In Defense of Sweet
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8 min read

In Defense of Sweet

In Defense of Sweet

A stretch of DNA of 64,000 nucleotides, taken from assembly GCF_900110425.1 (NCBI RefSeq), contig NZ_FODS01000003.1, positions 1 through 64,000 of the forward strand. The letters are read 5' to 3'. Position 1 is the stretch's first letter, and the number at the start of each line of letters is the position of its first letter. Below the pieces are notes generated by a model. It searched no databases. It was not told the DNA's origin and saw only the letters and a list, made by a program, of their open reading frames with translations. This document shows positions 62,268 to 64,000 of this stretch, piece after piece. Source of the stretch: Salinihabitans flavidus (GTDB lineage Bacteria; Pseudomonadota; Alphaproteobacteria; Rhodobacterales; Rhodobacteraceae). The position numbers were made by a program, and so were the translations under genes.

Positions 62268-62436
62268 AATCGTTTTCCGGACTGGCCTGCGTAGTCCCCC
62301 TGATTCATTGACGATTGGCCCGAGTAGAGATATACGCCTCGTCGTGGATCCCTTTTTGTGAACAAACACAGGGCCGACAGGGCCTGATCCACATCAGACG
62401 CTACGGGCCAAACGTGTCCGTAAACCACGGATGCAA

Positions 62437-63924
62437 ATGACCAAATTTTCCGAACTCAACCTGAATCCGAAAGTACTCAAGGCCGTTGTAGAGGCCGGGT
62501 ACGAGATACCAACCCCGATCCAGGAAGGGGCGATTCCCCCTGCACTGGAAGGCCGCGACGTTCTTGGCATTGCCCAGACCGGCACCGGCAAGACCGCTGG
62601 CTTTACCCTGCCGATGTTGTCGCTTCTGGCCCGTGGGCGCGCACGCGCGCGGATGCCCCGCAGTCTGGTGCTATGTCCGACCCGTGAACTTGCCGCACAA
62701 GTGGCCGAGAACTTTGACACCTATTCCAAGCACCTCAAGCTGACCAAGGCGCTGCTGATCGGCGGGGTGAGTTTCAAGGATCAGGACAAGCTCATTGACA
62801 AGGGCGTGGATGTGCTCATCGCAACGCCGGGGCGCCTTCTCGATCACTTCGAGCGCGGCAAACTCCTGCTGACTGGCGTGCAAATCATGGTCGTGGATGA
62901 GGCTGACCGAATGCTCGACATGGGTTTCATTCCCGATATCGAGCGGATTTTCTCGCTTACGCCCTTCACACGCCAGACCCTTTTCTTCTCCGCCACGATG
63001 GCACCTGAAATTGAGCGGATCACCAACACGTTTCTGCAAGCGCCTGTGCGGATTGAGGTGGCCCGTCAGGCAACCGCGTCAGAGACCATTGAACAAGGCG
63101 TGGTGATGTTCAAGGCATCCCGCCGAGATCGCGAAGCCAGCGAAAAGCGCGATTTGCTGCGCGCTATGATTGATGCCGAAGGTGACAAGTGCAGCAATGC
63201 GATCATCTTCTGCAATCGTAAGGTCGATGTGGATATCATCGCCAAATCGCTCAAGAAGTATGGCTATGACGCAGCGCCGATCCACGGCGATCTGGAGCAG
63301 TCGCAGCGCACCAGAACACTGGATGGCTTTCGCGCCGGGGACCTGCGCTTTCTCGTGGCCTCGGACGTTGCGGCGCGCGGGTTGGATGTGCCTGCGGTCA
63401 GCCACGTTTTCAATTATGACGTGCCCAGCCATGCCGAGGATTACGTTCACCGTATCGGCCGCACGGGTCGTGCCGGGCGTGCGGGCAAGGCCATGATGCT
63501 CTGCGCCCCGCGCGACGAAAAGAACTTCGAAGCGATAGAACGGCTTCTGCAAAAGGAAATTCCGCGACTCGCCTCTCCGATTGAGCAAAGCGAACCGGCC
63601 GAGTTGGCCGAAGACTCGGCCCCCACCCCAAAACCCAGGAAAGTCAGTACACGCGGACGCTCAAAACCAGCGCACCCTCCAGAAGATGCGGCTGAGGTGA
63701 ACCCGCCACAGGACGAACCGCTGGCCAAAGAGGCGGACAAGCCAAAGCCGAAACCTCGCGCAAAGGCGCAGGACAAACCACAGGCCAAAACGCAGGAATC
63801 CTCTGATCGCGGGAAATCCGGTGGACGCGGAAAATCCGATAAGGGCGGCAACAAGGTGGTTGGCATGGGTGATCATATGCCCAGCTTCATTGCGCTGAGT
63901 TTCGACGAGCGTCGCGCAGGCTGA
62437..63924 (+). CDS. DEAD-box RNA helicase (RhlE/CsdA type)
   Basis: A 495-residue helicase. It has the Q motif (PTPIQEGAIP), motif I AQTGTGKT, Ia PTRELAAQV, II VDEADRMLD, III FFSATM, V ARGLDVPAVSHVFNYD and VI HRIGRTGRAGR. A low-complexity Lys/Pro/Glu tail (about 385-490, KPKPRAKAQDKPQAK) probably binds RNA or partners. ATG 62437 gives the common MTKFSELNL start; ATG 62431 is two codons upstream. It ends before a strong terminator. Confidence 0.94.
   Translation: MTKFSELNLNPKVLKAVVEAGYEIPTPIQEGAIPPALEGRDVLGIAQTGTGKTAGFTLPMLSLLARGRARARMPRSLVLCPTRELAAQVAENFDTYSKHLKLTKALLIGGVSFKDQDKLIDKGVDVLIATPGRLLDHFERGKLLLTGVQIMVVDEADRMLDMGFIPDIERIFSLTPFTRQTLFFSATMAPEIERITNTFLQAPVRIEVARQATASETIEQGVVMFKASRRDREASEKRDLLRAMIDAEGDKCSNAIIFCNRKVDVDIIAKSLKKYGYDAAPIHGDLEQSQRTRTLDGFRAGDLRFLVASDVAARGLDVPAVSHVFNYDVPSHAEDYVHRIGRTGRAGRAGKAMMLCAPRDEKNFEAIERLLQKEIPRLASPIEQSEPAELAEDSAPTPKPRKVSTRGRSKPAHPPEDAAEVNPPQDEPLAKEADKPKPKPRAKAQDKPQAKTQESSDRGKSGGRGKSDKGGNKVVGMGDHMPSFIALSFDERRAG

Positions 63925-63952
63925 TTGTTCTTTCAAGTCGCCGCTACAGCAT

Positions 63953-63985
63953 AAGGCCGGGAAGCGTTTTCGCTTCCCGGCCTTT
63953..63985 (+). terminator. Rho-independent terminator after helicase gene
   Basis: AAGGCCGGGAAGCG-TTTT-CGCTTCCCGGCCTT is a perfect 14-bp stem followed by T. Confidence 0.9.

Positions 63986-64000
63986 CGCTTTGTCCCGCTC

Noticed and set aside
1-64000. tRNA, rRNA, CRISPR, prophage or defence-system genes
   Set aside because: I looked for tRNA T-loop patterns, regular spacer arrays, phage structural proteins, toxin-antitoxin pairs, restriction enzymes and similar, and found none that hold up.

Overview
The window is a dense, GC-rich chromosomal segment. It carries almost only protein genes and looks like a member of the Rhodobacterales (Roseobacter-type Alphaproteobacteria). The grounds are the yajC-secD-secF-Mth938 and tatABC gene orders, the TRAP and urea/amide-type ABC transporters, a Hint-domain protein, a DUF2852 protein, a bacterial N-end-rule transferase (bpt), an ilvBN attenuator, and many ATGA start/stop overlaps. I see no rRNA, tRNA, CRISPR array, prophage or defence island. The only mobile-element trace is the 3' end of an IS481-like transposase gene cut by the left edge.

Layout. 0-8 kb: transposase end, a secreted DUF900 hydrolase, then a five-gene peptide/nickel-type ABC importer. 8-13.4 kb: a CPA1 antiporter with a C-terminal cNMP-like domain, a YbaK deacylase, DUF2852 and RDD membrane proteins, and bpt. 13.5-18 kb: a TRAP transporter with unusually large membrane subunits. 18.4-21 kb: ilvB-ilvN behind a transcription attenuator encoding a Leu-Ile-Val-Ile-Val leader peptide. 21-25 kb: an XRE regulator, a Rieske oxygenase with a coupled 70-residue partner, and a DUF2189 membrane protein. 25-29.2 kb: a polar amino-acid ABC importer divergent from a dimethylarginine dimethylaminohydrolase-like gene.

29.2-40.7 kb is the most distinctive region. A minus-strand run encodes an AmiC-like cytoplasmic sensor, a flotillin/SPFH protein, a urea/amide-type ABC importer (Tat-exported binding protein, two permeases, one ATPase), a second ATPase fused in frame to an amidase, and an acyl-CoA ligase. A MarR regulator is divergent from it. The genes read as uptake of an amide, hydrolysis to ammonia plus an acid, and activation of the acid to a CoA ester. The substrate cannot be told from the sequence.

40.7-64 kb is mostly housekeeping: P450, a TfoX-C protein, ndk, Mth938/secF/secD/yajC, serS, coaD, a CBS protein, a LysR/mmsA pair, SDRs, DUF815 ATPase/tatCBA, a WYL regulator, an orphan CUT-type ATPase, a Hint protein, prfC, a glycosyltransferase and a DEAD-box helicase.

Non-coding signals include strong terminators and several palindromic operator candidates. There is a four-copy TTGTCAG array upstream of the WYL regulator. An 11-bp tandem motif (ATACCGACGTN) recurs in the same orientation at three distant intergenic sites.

Type “how to quit” into Google, and you’ll get some expected auto-fills: “smoking,” “vaping,” even “your job.” These quittable activities have been around for a while, but Google reveals another, newer search that’s gaining in popularity: “how to quit sugar.” Since sugar (and sitting) became the smoking—i.e., the root cause of all our problems from weight gain to diabetes, depression to anxiety, this history of slavery and ongoing cultural racism to climate change—the masses are looking for ways to eliminate this culinary temptress that seems to have been leading us astray since we roamed Eden. While the science and anecdotal evidence behind reducing or eliminating white, processed sugar from our diet is strong, sugar does not deserve the public enemy number one status that it’s obtained. Our narrow definition of sugar as the granules we sift into cookie dough or pour into coffee limits our understanding of the vast world of nourishment, comfort, and energy that sugar provides the human body, mind, and heart. In Ayurveda, the concept of sugar falls into a much bigger category of the sweet taste, madhura rasa, which is just one of six tastes available in our food as well as our experiences. Eliminating any of the tastes from our diet will inevitably cause imbalance, but this is especially the case when it comes to sweets. If you’ve been dedicated to a no-sugar lifestyle and stressing about the holiday season ahead, where sweets abound in baked goods, candy confections, spiced drinks, and more, keep reading for all the reasons you might want to rethink your relationship with this vital nutrient. In Ayurveda, all things in nature contain various degrees of the five elements: space, air, fire, water, and earth. This includes our food, and the elemental composition of foods will determine not only the type of food (leafy greens have more air, for instance than a potato, which has more earth) but also the taste. Similar to the doshas—vata, pitta, and kapha—each of the six tastes comprises two elements that define its properties and effects on the body when we eat them. As such, each taste will have a corresponding effect on the doshas based on the elements. The sweet taste, called madhura rasa, is made of earth and water elements. This gives sweet foods a grounding, nourishing, and building quality known as brhmana, which we can see in action in babies and little children, pregnant women, and even people who are recovering from illness or injury and regaining strength. Sweet foods are essential to those growth stages of life, but they’re also essential to all people, all the time. Because our bodies are always in a cycle of breaking down and building up, we need sweet as a fundamental building block in order to stay alive and replenish the energy we use up during the day just existing, let alone living our full and busy modern lives. Western science talks about this need for sweet in terms of glucose, which our dense, heavy, super-active brains—responsible for thinking but also running the whole operation of your body, 24/7—eat up like kids on Halloween. Ayurveda has a similar view of the role of glucose, but more from a doshic standpoint.